The Failure of the Education System

This page was first published on the 5th of December, 2016 and last updated on the 5th of December, 2016 by Patrick Carpen.

How The Education System is Failing Guyana’s Children

This article seeks to address how the education system in Guyana is failing Guyana’s children; it does not seek to address how the education system all over the world is failing children all over the world. While I strongly agree that the education system is failing children in many other parts of the world, my primary concern here is Guyana.

After all, I am Guyanese by birth; and for this reason, I should, by virtue of my patriotic nature, be primarily concerned with the education system of Guyana first, then the world. Needless to say, Guyana copies an education system which is prevalent throughout the world. It is not unique by any measure. So if Guyana’s education system is failing, in all likelihood, many other parts of the world follow suite.

The failure of Guyana’s education system, as well as the rest of the world, can be reflected in the number of persons who go to jail annually, or who are in jail at present. And it is reflected by the crime rate of a particular country; in this case, Guyana. But it is also reflected in the sluggishness of the economy, lack of business growth, high unemployment and slow progress in all areas of development. Is the educational system really the one to be blamed for all this?

Needless to say, the answer is a resounding “yes”. Why? Because young minds are impressionable. Growing children are malleable. They can be formed and molded. They can also be broken. And, on more than one occasion, I’ve heard the slogan being attached to the Ministry of Education of Guyana: Molding the Nation’s Children. Oh really?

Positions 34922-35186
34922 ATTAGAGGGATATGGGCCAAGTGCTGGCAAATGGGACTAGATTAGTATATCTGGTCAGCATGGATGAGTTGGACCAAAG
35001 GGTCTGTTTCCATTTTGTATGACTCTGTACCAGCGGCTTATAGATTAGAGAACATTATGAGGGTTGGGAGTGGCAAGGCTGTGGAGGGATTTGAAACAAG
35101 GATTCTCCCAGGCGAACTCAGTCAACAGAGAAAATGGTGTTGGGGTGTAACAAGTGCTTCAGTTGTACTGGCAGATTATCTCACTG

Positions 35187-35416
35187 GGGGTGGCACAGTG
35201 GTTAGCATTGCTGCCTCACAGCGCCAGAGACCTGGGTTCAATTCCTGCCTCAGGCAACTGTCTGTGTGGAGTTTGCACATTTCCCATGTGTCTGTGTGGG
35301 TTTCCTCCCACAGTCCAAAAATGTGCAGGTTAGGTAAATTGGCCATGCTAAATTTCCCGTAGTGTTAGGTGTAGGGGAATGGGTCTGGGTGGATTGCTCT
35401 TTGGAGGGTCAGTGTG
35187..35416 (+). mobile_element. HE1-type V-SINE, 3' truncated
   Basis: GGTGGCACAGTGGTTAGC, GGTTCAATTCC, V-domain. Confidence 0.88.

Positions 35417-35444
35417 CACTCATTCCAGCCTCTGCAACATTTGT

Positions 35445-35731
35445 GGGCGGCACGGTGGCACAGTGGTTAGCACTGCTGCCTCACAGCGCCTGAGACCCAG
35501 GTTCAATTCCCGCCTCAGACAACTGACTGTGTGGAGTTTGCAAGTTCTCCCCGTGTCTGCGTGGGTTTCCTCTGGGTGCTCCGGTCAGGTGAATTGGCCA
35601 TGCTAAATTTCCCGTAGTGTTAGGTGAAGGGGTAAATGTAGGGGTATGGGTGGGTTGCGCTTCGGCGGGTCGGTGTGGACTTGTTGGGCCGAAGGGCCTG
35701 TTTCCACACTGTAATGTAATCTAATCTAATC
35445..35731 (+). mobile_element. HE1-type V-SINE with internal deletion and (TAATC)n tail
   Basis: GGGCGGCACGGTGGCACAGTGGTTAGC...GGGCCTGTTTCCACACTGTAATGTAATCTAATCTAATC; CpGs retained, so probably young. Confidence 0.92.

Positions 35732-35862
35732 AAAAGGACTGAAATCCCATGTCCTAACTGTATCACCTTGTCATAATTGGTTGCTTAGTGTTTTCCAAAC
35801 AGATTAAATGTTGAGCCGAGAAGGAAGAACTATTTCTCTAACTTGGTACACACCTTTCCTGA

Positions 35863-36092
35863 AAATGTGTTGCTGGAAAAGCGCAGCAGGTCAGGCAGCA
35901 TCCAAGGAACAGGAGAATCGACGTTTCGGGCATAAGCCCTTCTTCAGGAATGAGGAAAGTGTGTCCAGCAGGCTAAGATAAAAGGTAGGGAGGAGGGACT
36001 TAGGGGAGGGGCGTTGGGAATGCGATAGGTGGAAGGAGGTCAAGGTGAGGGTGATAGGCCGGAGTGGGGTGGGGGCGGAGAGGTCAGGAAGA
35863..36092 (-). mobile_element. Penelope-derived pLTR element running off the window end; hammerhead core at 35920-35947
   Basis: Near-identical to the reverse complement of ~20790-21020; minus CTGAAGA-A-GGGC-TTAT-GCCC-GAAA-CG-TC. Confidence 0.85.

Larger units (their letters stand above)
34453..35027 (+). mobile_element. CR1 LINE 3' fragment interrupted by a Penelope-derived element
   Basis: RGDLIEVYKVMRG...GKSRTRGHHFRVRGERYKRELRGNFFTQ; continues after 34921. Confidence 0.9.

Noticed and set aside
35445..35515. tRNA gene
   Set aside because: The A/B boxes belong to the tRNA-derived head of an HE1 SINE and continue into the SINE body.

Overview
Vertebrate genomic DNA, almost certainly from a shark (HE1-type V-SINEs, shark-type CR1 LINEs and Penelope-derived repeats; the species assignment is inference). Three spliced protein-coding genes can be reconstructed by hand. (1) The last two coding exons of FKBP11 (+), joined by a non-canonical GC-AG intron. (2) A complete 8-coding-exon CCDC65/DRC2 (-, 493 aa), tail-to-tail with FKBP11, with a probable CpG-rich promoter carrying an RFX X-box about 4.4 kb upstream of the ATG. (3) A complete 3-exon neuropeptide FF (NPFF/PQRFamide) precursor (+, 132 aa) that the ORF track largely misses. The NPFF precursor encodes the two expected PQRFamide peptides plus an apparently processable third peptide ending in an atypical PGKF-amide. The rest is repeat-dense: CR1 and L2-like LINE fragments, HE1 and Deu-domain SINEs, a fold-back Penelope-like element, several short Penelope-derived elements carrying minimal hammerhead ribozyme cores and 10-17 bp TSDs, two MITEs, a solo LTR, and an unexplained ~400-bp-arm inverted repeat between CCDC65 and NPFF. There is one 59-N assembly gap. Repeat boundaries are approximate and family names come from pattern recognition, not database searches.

While the education system in Guyana is not an ultimate failure, it is a failure nevertheless. And while it does possess merits, it simultaneously leaves too much to be desired.

As I mentioned earlier “young minds are impressionable”, and growing children are malleable. A child is like a factory. What you put into it on one hand, and how you process it, determines what you get out on the other hand.

In his book “Brilliant parents and great teachers”, the Brazilian author, Augusto Cury expounds on how to bring out the best in every student. No child should be left behind. No student should be condemned by any education system. The failure is not on the child’s part; it is on the part of the education system.

I walked into a high school some time back, and saw a boy running around the school compound. I approached him and asked him what class he belonged to. I soon found out that teaching was going on all right, but he was skipping class. He was hiding. And he does this often. He sees no interest in keeping up with the other kids, and he is not the only one involved in such behavior.

The ultimate question is “what should be done to this child”? Disciple? Absolutely not. This child displays a total lack of interest in the curricula because it does not appeal to his unique abilities. And this brings us to:

The Unique Ability of Every Child.

Every child has unique ability. Rather than saying hurtful things to students and exercise unnecessary disciplinary measures, which only wound the fragile soul more, why not let us search for the power within every child? Every child, every youth, possesses within them, the power to do great things. And we must harness this power if the earth is it reach its fullest potential.

So what’s wrong with the education system in Guyana?

I would make a kind of paradox here and say that “nothing’s wrong with the education system in Guyana right now”. In fact, everything is perfect with it. And you gasp “say what?” Am I contradicting myself? Absolutely not. What I mean is that everything is right with the education system in Guyana “up to this point”.